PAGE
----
"This is an odd situation because Heard is suing Depp for statements that Depp did not personally make. How the jury is instructed about Depp's state of mind regarding his attorney's statements is something to watch."

Burden of Proof

Lewis noted that the trial has seen the pendulum swing dramatically from being in favor of Heard to now seeing her face an uphill fight to win over the jury.

"Ignoring the evidence for a moment, Heard's burden of proof seemed relatively low going into trial," he explained. "She just has to convince the jury that one incident of violence occurred.

"She does not need to prove that they all occurred, or that the sexual violence occurred. If the jury believes he hit her once, the jury must find that the op-ed was substantially true and Depp must lose. So going into the trial, Depp, not Heard, had the harder case to prove.

"But given how the testimony and evidence has played out, Heard seems to have more work to win back the jury regarding holes in her stories, the gift of the knife to Depp and statements recorded on audio of her taunting Depp."

Amber Heard and her attorneys
Amber Heard is pictured with her attorneys Ben Rottenborn (L) and Elaine Bredehoft (R) during the trial at the Fairfax County Circuit Courthouse in Fairfax, Virginia, on May 24, 2022. JIM WATSON/POOL/AFP via Getty Images

Question of Malice

As for the closing statements, Lewis believes that Heard's side will focus on attempting to hammer home the idea that Depp's career has already experienced a downturn before the publication of her op-ed.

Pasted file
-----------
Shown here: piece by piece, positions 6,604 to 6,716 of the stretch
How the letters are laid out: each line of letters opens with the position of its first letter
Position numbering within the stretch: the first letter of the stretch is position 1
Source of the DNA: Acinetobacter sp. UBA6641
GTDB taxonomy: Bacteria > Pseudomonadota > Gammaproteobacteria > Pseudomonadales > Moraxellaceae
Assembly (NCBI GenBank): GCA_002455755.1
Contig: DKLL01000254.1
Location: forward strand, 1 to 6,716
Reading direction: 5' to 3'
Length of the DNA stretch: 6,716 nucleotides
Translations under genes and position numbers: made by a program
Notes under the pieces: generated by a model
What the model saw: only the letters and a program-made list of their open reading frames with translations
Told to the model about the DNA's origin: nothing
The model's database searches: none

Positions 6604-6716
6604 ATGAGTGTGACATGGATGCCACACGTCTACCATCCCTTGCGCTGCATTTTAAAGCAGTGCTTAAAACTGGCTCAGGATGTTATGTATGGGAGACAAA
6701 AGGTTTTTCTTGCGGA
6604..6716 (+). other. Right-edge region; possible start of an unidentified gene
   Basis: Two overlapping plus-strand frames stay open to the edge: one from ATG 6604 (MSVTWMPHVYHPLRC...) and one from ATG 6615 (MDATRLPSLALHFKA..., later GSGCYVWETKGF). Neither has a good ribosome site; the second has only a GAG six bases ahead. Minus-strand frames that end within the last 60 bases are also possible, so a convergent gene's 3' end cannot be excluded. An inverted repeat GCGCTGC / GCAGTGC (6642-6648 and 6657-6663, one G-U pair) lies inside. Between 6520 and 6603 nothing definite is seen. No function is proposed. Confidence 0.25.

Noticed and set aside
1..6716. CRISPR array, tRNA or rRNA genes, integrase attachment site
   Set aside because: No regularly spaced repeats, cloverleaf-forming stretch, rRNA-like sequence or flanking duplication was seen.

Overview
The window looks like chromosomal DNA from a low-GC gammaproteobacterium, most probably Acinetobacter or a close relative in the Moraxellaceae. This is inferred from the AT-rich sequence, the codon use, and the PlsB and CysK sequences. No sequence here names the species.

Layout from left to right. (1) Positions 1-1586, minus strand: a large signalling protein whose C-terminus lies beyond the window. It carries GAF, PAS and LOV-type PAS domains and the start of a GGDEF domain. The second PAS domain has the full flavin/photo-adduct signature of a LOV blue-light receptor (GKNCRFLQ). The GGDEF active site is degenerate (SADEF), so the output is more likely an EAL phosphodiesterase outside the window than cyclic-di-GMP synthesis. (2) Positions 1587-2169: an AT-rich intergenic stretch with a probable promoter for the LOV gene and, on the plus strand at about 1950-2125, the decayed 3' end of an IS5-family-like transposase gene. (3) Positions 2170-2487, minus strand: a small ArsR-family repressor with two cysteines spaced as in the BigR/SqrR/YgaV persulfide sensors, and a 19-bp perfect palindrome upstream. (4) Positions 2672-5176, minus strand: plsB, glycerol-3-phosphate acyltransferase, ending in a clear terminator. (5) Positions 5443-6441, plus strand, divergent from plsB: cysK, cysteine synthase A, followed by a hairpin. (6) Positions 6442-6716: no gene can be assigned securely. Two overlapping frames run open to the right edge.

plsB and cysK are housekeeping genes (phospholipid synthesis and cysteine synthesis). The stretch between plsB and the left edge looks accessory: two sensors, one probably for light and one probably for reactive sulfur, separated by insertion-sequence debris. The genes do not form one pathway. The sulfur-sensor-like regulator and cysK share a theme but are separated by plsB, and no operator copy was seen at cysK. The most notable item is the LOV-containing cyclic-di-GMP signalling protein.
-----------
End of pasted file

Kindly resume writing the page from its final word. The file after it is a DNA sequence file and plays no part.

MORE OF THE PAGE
"Expect Heard to focus on the issue of causation: that is that Depp's career was already on a downslide before the editorial was published in The Washington Post," Lewis said. "Heard will also focus on the question of malice: whether Heard subjectively believed her statements about Depp were true."

As for the opposing side: "Expect Depp in arguments to focus on the lack of any credible corroborating witness who saw any abuse.

"Also expect Depp to remind the jury about the expert witness he put on declaring Heard to be borderline personality. Depp's lawyers will make this case as much about Depp being abused as the absence of abuse by Depp to gain sympathy for Depp."

"From Depp's legal team expect heavy emphasis during closing arguments on the knife that Heard gave to Depp, the audio of Heard taunting Depp that no one would ever believe him, and Depp's own testimony at the end of his examination when he confirmed he was a victim of domestic violence," Lewis continued. "From Heard's legal team, expect in closing argument reference to Heard's sister's testimony and makeup artist's testimony. In a he-said, she-said case, third party corroboration or photographic corroboration is crucial."

Discrediting Witnesses

Trial attorney Manny Arora told Newsweek that Depp's team has gone into the final day of proceedings with "all the momentum and have attempted to discredit all of Amber Heard's witnesses as well as her own testimony.

"This was done by the use of other witnesses that were at the different locations referenced. This rebuttal testimony tells a starkly different story."